Outbound Links in Your Web Content Can Rot Away
On the web, sites change their structure and naming system, domain names are sold, websites go dark. We have no control over what another site owner does. One study found that one in every 200 links breaks each week, and that each web link has a life expectancy of just over two and a half years. Another study found 38% of the links on the New York Times website were inaccessible or lead to the wrong content.
Why Worry About Dead Links?
Broken links on a web page affect a user’s experience. Sometimes called link rot, it breaks an implied promise to your visitor.
“Since users are irritated by linkrot, it is in your interest to reduce the amount of dead links in your own pages. The overall quality of the user experience strongly influences people’s assessment of the credibility and value of a site: if a site doesn’t work well, users will abandon it. Not only are dead links disappointing to users, they also rob your users of the value they were supposed to gain from going to the destination site.” —Jacob Nielsen on NN Group
Dead Links Affect Your Site’s Search Ranking. Maybe.
I have worked with SEO consultants who insist that linkrot is a negative ranking factor. John Mueller of Google has said that the Googlebot isn’t concerned with broken links. Yet he says fixing these links is an important part of website management. If users are frustrated with your site and bounce out, your rank will be affected.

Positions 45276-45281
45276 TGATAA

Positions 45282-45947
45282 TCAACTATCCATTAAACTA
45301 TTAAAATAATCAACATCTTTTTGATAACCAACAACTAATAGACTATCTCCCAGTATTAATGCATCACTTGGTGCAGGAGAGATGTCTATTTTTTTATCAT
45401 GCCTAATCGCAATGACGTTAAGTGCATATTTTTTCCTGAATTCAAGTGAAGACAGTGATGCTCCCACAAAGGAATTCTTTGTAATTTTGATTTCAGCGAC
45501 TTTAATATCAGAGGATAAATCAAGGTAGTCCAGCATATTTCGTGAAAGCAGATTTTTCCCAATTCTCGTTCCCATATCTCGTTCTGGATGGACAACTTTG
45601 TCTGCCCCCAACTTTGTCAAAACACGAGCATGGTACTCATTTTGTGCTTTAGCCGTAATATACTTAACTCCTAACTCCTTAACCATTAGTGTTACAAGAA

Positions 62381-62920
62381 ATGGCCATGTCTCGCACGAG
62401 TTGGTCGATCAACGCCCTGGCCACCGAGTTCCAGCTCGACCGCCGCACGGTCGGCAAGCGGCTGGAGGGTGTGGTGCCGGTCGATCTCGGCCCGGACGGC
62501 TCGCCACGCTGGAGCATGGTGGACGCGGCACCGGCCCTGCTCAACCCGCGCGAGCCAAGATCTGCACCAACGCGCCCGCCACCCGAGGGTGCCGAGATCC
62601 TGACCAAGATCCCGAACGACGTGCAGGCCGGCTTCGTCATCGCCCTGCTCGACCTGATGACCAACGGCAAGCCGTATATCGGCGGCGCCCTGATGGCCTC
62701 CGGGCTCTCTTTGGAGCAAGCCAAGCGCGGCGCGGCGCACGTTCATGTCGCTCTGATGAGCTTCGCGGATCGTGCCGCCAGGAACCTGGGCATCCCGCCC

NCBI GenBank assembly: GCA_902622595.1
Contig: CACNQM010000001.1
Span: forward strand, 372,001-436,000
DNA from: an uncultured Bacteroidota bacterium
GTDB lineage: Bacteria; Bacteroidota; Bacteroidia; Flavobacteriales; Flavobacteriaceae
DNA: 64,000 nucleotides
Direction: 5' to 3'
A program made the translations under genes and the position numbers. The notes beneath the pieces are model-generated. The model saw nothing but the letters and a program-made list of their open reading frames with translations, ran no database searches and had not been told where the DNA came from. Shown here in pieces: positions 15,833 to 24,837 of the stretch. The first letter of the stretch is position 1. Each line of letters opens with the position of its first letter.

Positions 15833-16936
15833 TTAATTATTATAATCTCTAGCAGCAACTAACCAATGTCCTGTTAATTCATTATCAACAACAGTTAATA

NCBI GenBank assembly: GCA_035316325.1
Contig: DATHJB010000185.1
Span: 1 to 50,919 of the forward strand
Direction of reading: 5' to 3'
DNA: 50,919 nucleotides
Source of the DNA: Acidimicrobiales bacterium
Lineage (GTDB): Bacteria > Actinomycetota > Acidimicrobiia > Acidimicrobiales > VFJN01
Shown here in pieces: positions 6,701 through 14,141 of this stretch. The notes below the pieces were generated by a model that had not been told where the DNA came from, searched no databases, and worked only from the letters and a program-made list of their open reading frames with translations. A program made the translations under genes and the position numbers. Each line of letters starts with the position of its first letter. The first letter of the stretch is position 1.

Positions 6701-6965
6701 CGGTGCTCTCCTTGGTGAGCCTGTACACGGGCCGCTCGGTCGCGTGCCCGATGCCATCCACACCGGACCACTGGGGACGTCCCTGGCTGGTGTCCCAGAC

Handling Link Rot on News Round Up Pages
I have been working with a client to periodically produce a page of news links in their niche, cryogenic storage. My client selects news items and I post them to social media. After a few news items accumulate, I will build a blog post. We’ve been sharing these links since 2015.
Finding Dead Links
I use Screaming Frog to crawl the website and find broken links. An outside monitoring agency finds and reports dead links as well.
Fixing a Dead Link
If I can find the content on the original site, I will update the link.
Sometimes I can find it on the Internet Archive, and I’ll replace the original link with that.
Not All Broken Links Can Be Fixed
If I cannot find the web page anywhere, I will put a gray box over my description, indicate the complete URL, and note that it is no longer available.
The gray box alerts the visitor that this text is different. I supply the full original URL as starting point for further research, if someone would like to do so.
I’d love to test these design choices with actual users, but the time and cost of testing would be inappropriate for content intended to be ephemeral.
The Cost/Benefit to Fixing this User Experience Issue
How much time and cost should be spent fixing broken links? The the Cryogenic News Round Up is meant to be timely, not timeless. It is not a resource likely to be used by serious researchers. These pages are rarely visited after they are first published, so it is hard to justify more than monthly maintenance.
Is link rot irritating your visitors? I can help.